RECORD: Thiselton-Dyer, William Turner. 1882.04.21. Letter to Francis Darwin. CUL-DAR215.8g. Edited by John van Wyhe (Darwin Online,

REVISION HISTORY: Transcribed by Christine Chua and edited by John van Wyhe 11.2021. Corrections by Anne Secord 4.2022. RN3

NOTE: See record in the Darwin Online manuscript catalogue, enter its Identifier here. Reproduced with permission of the Syndics of Cambridge University Library and William Huxley Darwin.

"Thiselton-Dyer, Sir William Turner, 1843-1928. Botanist. Married Harriet Anne Hooker. 1876 D helped CD with experiments for Insectivorous plants. 1877 Reviewed Fertilisation. 1879 D helped CD with botanical material from Kew, e.g. 1879 CD to D, on a species of Oxalis. 1880 FRS. 1882 D was on "Personal Friends invited" list for CD's funeral. Visited CD with Ray Lankester in 1875 Jul. 18. Came to Down with Balfour in 1878 Jan. 26-28, came with Crawleys Jan. 18 1879. One more visit before CD's death was made in Jan. 7-9. Many more visits until 1894 Apr. 27. 1885-1905 Director of Royal Botanical Garden, Kew, in succession to Hooker." (Paul van Helvert & John van Wyhe, Darwin: A Companion, 2021)



Kew, April 21. 1882

My dear friend

It would be idle for me to attempt to say a word more to you in the terrible affliction which has befallen your family


than to tell you with how profound a shock and with what deep distress we heard the news of your father's death yesterday afternoon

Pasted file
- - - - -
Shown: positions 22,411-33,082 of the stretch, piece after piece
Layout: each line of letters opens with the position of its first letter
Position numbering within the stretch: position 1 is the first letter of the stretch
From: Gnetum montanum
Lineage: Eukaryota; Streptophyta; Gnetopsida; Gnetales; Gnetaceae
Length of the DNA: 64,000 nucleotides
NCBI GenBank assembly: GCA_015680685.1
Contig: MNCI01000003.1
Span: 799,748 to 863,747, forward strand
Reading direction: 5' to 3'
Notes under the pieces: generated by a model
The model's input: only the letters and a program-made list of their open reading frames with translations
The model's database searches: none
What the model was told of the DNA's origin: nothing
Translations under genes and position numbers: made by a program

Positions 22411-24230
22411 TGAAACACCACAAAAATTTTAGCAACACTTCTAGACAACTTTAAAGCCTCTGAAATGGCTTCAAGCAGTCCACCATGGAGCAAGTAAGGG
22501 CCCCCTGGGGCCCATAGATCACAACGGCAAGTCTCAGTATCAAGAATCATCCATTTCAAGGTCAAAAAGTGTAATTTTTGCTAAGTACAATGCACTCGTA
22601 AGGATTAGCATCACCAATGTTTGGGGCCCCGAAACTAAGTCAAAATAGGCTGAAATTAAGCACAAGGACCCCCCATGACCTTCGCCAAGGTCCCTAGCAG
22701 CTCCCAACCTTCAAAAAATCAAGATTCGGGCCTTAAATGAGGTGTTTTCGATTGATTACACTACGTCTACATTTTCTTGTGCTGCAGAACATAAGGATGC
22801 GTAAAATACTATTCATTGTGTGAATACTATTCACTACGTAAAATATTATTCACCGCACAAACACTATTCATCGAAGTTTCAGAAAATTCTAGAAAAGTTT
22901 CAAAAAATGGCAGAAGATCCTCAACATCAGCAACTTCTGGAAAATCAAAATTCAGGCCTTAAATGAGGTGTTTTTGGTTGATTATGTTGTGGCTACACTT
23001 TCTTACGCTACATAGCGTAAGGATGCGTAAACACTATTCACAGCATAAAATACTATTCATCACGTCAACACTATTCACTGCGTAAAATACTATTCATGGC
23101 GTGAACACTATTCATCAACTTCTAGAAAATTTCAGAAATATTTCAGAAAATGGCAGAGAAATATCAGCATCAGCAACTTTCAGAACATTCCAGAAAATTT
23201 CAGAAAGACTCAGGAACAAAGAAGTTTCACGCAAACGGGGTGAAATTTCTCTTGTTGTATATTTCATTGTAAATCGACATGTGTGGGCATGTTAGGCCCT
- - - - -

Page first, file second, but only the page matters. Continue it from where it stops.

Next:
To me it comes with an absolutely stunning blow. I feel you will not think my saying this an [impertinence] with the weakness which one is too apt to show where one's affections are touched. I as you know refused to allow myself to contemplate the possibility of this


dreaded event being in the immediate future. Your father was not merely in my eyes the most august name in modern science. Besides this he was a man whom I deeply venerated, & if I may say so loved. His character and


temperament gave to the business of scientific work a dignity of which the smallest labourer in the field could not but share the moral influence.

I have felt it the greatest encouragement


of my life to know him personally and contribute even the smallest aid to his work. Through the rest of my days I shall look back to the recollection of what I have seen of him as to a secret treasure.

His passing away will leave a sad blank here. His interest and enthusiasm lifted so much that was tedious out of the ruck of routine and made it seem worth doing.

To my wife it will


give even a deeper pain. So much of the delight of her child-life is associated with your father and with Down

Ever yours sincerely

W. T. Thiselton Dyer

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Citation: John van Wyhe, ed. 2002-. The Complete Work of Charles Darwin Online. (

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